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    2. *blushes* Oh, you.

      I love your blog, by the way! I've been lurking here since you started posting links on the Shakesville blogarounds. ^__^

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  2. I think people very frequently run into problems when their fetishes and preferences intersect with real people, and that these are made worse by porn and its enthusiastic rush to stereotype, genericize and depersonalize.

    The potential to offensively objectify is there with nearly any strong preference, and it's everyone's responsibility to treat others better than that, no matter what one's turnons are. This isn't saying that one is not allowed to find people attractive (or, for that matter, unattractive), but rather that it's one's responsibility to treat people with appropriate respect, decency and manners.

    I all too often see people act as if their personal turnon gives them permission to be a bit creepy (or a lot creepy), and that is so not OK. People do it worse when their preference goes together with a common, pre-existing stereotype or power imbalance, but the potential is there even if it doesn't fall down one of those pathways.

    For instance, I am English living in California. A lot of people find English accents attractive, and that's a species of exoticizing even though that doesn't correspond with a particularly noteworthy oppression, historic or modern. Most people with that turnon still treat me respectfully, but I've encountered people who have been very creepy with their turnon, and acted as if it gives them the right to expect me to play to their kink.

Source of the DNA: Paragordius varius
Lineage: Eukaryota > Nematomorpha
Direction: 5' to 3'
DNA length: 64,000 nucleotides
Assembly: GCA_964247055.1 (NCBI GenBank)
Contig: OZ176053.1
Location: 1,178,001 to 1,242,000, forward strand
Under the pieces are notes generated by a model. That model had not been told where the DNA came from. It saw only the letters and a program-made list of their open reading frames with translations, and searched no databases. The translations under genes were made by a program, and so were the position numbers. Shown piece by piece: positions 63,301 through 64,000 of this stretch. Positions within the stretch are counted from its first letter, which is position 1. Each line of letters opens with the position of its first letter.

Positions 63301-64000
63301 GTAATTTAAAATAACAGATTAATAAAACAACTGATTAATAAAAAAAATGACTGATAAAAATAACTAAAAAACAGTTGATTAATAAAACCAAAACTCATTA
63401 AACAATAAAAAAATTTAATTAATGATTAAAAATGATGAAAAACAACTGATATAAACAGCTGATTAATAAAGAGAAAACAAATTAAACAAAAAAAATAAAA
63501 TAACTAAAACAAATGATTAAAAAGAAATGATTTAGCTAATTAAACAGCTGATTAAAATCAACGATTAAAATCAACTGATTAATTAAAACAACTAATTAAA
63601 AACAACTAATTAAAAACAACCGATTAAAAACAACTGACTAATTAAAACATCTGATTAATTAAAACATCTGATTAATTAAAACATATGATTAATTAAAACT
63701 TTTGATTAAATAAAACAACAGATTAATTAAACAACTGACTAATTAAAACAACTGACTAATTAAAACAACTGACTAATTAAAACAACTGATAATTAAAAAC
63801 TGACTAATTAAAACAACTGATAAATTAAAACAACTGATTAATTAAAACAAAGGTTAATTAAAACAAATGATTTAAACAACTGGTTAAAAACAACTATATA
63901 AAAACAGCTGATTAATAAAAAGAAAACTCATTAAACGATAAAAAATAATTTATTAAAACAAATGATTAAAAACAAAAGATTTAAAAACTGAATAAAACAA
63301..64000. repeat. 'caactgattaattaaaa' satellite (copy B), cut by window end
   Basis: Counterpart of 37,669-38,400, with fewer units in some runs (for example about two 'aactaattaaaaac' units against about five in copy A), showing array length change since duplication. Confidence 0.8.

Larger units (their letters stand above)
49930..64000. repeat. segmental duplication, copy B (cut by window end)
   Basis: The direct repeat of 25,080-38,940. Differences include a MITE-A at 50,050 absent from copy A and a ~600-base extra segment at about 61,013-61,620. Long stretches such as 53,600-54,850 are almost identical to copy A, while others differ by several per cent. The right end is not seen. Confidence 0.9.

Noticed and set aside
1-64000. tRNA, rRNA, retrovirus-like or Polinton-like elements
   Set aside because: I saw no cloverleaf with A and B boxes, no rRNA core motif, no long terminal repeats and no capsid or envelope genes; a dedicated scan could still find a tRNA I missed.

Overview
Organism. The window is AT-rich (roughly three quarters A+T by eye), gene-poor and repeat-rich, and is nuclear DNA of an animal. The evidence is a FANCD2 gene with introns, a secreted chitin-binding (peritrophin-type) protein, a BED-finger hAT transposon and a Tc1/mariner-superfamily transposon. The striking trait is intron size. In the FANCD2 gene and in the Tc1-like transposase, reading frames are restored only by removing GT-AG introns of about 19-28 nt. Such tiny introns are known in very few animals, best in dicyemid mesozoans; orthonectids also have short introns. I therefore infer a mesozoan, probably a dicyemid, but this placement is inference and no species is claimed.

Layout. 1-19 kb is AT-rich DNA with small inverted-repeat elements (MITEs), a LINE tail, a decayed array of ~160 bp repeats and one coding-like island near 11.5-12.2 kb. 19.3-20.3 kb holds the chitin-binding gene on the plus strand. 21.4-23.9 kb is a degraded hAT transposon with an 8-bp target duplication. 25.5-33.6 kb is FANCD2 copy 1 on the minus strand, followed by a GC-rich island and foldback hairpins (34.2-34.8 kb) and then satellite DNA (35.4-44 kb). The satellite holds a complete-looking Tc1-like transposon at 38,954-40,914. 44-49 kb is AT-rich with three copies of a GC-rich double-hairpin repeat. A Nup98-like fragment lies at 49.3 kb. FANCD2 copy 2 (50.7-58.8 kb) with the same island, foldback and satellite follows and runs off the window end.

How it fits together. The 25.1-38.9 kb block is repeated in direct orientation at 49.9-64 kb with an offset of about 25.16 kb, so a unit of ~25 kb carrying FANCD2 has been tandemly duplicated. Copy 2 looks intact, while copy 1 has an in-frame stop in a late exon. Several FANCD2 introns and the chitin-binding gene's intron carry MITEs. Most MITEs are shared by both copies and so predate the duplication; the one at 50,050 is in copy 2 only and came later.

Now, this would be so much worse if I were a person of less privilege in the society I'm living in; privilege allows a lot more confidence in one's ability to resist unwelcome behavior from others, and that people around me are more likely to support my wish to resist it.

    The non-privileged will not feel that confidence, making the experience of being objectified in such a manner significantly worse. Especially if the one doing it is someone of greater privilege. A lot of people appear to be (willfully, in my belief) ignorant of the intersection of privilege in these things.

    That was a bit rambly -- hope it made sense.

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    1. I appreciate your thoughts on the subject! People have all sorts of kinks and fetishes and turn-ons and preferences for all sorts of reasons. Some of those are incredibly problematic, some are iffy, and some are fine. The thing is, though, that *your* kink is *your* responsibility. It's up to the individual who has those turn-ons to pay attention to how they manifest, where they come from, how they affect other people, and so on.

      Like you're saying, if someone has an exoticizing/othering kink, that doesn't give "them the right to expect me to play to their kink." Human sexuality isn't outside the boundaries of critical examination. "I can't help what turns me on" is not a good defense of racism.